Much of the work that these writers do is teaching & supporting other writers, and creating communities of writers. One of the questions that Parnes asked was what they each thought of the criticism often directed at the supposed glut of MFA programs and writing classes out there. What to do with all these writers and why create more writers? Castellani jumped in and spoke to this question first. He said we all have creative urges and need an outlet for them and writing happens to be one of the most accessible ways to express one's creativity. He said that unfortunately when people express the desire to be a writer there is often a vibe of "who do you think you are to want to be a writer?" Pistell added that if all we got out of everyone who wanted to be a writer was five really good books, it's worth it. So is using your brain, she added. Learning to be a better communicator is important, she went on, expressing yourself accurately is a huge key for success in the world. Sexton said that training in writing also helps people recognize good writing. Through writing programs and classes people are exposed to more writers than they might gravitate to on their own. Writing programs and classes create more, better, and passionate readers.
They kind tore up that question, didn't they?
|We had an hour lunch break. I imagine a few bibliophiles sneaked off to play the slots.|
A Hero's Tale, from left to right:
Artis Henderson (Un-Remarried Widow)
Jason (Jay) Redman (The Trident)
Captain Glenn Sulmasy of the USCG Academy (author of The National Security Court System)
The focus of this panel was Henderson's and Redman's military experience with Sulmasy moderating. This was by far the most emotionally provoking panel of the day for me.
Henderson's husband was a pilot in the Army and died in a crash shortly after they were married. In her book she tells the story that has rarely been told in the annals of military writing: after a solider dies, what does his (or her) spouse go through? Check out her Modern Love piece, "In Grief, a Mother and a Wife Bound."
Redman, a Navy SEAL, was severely wounded in combat. His book is about his early, arrogant years as a young SEAL and the behavior that almost ended his career to his recovery from sever battle wounds (he's had 37 subsequent surgeries). Most people assumed Redman's facial injuries were from a motorcycle accident. He founded Wounded Wear in an effort to help raise awareness for the sacrifices of wounded and fallen military personnel and their families.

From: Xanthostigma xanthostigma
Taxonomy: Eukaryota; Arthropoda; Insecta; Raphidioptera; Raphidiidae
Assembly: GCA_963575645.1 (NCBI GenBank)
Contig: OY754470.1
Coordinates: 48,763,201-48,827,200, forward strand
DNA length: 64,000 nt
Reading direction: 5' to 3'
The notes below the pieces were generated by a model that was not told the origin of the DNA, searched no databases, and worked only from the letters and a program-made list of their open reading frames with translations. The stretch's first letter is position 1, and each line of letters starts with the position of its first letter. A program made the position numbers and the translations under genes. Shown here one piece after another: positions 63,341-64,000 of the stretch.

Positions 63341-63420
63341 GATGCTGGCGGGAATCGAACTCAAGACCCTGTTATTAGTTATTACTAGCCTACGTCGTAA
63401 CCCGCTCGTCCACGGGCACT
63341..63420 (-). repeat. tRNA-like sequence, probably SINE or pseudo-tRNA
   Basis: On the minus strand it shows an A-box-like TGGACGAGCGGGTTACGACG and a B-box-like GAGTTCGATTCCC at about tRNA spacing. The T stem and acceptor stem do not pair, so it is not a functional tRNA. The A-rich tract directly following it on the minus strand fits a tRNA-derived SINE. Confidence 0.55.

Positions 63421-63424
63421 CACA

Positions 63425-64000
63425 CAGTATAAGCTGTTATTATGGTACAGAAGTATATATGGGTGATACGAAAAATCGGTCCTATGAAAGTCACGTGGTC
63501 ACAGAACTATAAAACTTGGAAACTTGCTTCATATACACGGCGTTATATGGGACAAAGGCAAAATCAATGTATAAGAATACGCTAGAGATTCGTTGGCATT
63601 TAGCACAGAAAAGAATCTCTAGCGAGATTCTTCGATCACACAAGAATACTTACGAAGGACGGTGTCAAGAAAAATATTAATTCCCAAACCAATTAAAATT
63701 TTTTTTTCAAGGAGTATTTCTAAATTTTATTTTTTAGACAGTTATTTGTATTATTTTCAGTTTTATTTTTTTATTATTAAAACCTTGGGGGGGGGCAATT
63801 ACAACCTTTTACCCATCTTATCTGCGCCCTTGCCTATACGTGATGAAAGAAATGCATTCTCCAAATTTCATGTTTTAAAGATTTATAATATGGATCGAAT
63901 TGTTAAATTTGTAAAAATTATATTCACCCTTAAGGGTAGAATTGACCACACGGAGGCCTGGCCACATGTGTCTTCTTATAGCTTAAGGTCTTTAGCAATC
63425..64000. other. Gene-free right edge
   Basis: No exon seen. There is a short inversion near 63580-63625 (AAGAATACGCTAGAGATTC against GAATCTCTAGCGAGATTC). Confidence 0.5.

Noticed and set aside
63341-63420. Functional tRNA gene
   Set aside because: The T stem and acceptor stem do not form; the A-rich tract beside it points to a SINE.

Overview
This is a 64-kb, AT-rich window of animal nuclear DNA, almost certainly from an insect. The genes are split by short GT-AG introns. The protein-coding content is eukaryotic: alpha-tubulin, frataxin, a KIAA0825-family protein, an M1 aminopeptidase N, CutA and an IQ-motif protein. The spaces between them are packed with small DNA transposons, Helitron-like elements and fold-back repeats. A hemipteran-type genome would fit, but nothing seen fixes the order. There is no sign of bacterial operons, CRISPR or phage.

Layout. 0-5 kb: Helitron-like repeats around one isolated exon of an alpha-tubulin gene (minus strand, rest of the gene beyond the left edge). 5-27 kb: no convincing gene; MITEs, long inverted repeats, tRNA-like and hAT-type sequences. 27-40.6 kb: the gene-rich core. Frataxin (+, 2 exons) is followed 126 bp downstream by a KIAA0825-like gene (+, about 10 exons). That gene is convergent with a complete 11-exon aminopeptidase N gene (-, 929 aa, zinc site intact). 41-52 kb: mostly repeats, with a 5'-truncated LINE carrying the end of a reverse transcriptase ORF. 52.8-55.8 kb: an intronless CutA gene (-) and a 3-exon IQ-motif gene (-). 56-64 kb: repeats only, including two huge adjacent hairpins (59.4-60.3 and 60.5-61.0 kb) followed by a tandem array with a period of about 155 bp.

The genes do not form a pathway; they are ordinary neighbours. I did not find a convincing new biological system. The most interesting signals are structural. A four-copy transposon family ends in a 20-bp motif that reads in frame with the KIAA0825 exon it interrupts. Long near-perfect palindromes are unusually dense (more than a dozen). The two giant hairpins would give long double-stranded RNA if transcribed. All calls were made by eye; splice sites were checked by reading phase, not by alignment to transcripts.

Captain Sulmasy was the perfect moderator for this event. He asked probing questions with sensitivity and compassion.
All Star Mystery, from left to right:
Julia Spencer-Fleming (Through the Evil Days)
Rosemary Harris (Pushing Up Daisies)
Jennifer McMahon (The Winter People)
Hank Phillipi Ryan (The Wrong Girl) acting as moderator.
This was a fun panel. These four writers are all friends, so it was chatty and upbeat. If I had to choose only own book to read from the long list put out by these writers, it would probably be The Winter People. I'm kind of in the mood to be creeped out and they all agreed this one is creepy. It was funny to hear McMahon say she's creeped out all the time. For some reason I have this idea of writers who write creepy stuff not being easily creeped out.
New England in Fiction, from left to right:
Joseph Monninger (Margaret from Maine)
Jane Green (Tempting Fate)
Nan Rossiter (Under a Summer Sky)
John Valeri moderator and writer (Hartford Books Examiner)
Each time I've moved to a new part of the country I've enjoyed learning about the writers and literary history of the region. As a newbie to Connecticut and New England this panel was a must.
Debbie and her supportive husband Wayne pause to let me take a picture, even though the signing line wrapped around the room. Many moons ago I sat in on a session she gave at Love Is Murder on character development. I still have her handout somewhere. I haven't read any of her books yet but must give one a try. Any recommendations?
|A little torment for those of you who got hooked on Krispy Kremes only to have your location close. <insert evil laugh here>|
My goody bag. Attendees could choose from a black Penguin Classics bag or a red Indie Bound bag. I have several black bags so went with the red. Gotta mix it up!
A big thank you to everyone involved for making this such an enjoyable event!